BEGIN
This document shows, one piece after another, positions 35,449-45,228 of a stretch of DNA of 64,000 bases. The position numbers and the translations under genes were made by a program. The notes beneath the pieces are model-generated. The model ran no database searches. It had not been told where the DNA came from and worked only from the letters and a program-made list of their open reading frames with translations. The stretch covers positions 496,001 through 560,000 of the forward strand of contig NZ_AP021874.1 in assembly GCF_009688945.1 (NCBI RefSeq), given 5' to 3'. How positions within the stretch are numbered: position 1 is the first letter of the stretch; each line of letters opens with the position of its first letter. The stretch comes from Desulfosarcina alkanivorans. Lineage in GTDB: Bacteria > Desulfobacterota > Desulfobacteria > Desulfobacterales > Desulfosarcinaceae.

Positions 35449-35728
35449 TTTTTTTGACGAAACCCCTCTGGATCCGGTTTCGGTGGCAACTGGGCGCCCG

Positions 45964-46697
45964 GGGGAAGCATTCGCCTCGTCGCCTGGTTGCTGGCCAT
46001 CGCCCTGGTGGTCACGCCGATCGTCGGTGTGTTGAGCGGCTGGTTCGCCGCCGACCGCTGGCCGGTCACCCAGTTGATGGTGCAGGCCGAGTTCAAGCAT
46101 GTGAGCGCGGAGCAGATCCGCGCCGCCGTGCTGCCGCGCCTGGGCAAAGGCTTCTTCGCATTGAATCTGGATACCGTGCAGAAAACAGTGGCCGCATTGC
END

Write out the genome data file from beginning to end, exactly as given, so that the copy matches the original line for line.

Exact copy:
This document shows, one piece after another, positions 35,449-45,228 of a stretch of DNA of 64,000 bases. The position numbers and the translations under genes were made by a program. The notes beneath the pieces are model-generated. The model ran no database searches. It had not been told where the DNA came from and worked only from the letters and a program-made list of their open reading frames with translations. The stretch covers positions 496,001 through 560,000 of the forward strand of contig NZ_AP021874.1 in assembly GCF_009688945.1 (NCBI RefSeq), given 5' to 3'. How positions within the stretch are numbered: position 1 is the first letter of the stretch; each line of letters opens with the position of its first letter. The stretch comes from Desulfosarcina alkanivorans. Lineage in GTDB: Bacteria > Desulfobacterota > Desulfobacteria > Desulfobacterales > Desulfosarcinaceae.

Positions 35449-35728
35449 TTTTTTTGACGAAACCCCTCTGGATCCGGTTTCGGTGGCAACTGGGCGCCCG

Positions 45964-46697
45964 GGGGAAGCATTCGCCTCGTCGCCTGGTTGCTGGCCAT
46001 CGCCCTGGTGGTCACGCCGATCGTCGGTGTGTTGAGCGGCTGGTTCGCCGCCGACCGCTGGCCGGTCACCCAGTTGATGGTGCAGGCCGAGTTCAAGCAT
46101 GTGAGCGCGGAGCAGATCCGCGCCGCCGTGCTGCCGCGCCTGGGCAAAGGCTTCTTCGCATTGAATCTGGATACCGTGCAGAAAACAGTGGCCGCATTGC